Transient – Part 4

Transient is no longer a free pattern!

The KAL has expired and the pattern may be purchased on Ravelry.  The helpful tips and information will continue to be available.  Just scroll down to the pertinent section.

How quickly the weeks have flown by to bring us to the final clue in Transient.  Before moving on to the instructions, please remember to download all of the instructions before May 31st.  Saving the pattern to your Ravelry library will NOT save the instructions – they must be downloaded!  Beginning June 1st the pattern will be available for purchase only.  The information at the top of each post with its helpful tips will remain on my site indefinitely.

A BIG thank you to Skacel Collection for their continued sponsorship of these knit alongs.  They are free to you due to their commitment to knitting education.  Skacel also offers prizes to participants who complete the project before May 15th.  First prize is a set of addi Clicks!  With no KAL registration, an entry form shows our sponsor the level of participation from all of you.  Please enter the prize drawing as your vote for more KALs!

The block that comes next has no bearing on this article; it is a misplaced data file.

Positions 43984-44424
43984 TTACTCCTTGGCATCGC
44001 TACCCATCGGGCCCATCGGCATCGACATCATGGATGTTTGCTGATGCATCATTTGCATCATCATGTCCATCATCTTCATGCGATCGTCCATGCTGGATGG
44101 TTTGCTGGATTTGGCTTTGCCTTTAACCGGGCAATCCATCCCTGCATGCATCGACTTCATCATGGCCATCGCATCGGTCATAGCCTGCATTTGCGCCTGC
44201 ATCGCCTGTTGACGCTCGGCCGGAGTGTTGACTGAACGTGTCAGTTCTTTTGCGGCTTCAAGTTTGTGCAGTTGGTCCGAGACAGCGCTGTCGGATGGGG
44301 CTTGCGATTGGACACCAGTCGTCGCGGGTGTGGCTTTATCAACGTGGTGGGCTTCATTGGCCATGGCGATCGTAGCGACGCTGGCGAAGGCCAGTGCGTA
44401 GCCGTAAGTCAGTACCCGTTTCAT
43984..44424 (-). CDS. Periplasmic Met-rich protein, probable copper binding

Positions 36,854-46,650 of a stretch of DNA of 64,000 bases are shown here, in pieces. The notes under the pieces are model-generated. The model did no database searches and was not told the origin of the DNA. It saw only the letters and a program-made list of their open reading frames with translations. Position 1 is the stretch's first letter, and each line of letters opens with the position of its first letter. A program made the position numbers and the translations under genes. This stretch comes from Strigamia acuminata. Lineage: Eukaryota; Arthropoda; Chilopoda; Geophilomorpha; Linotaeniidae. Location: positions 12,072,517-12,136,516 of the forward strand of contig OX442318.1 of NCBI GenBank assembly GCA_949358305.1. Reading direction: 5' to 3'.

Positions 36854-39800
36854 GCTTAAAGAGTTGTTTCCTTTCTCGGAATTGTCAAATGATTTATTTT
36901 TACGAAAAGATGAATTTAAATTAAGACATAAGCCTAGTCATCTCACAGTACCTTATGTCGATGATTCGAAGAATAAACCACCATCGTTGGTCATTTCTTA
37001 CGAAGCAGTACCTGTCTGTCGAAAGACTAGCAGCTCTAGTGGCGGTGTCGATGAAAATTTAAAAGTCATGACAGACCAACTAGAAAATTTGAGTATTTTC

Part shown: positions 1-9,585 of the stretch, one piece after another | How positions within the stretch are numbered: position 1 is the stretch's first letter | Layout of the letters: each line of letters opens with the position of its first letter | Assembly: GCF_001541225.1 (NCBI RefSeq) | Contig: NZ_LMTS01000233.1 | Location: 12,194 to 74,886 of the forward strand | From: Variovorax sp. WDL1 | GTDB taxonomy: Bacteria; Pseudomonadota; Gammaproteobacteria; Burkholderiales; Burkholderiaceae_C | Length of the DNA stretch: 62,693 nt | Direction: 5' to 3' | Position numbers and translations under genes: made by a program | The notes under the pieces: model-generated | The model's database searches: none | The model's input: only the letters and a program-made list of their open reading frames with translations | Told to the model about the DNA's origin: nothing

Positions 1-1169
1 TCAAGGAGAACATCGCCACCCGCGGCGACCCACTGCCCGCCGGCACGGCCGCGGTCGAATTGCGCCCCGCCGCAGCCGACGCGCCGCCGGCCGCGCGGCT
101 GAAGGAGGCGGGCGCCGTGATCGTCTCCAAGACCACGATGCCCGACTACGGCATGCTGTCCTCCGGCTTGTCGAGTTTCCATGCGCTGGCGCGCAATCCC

Final Installment

The last pattern section is an openwork made possible with an elongated stitch.  Because this pattern can be worked over any number of stitches, it can be repeated as often as your unique gauge allows.  Let’s see how this magic works!

Section 8 – CCCD, CCDD, CDDD

Elongated stitches are used to create interesting textures and gauges within a project.  An elongated stitch is considerably larger than its neighboring stitches, making it an excellent choice for openwork or color manipulation.  The elongated stitch is most commonly formed with a method that utilizes multiple wraps.

A normal stitch is worked by inserting the needle tip into the stitch and the working yarn is wrapped once around the needle.  This single strand of yarn is then drawn through the stitch before removing it from the left hand needle.  In an Elongated Stitch, the stitch is worked in the same manner except the yarn is wrapped around the needle two, three or even four times.  These multiple wraps are then drawn through the stitch leaving this group seated on the right hand needle.  On the following row, only one stitch is worked and the extra wraps are dropped off the left hand needle.  In Transient, all of the Elongated Stitches are wrapped twice with the extra wrap dropped off the needle on the following row.  Be sure to watch my video for a complete tutorial on Elongated Stitches.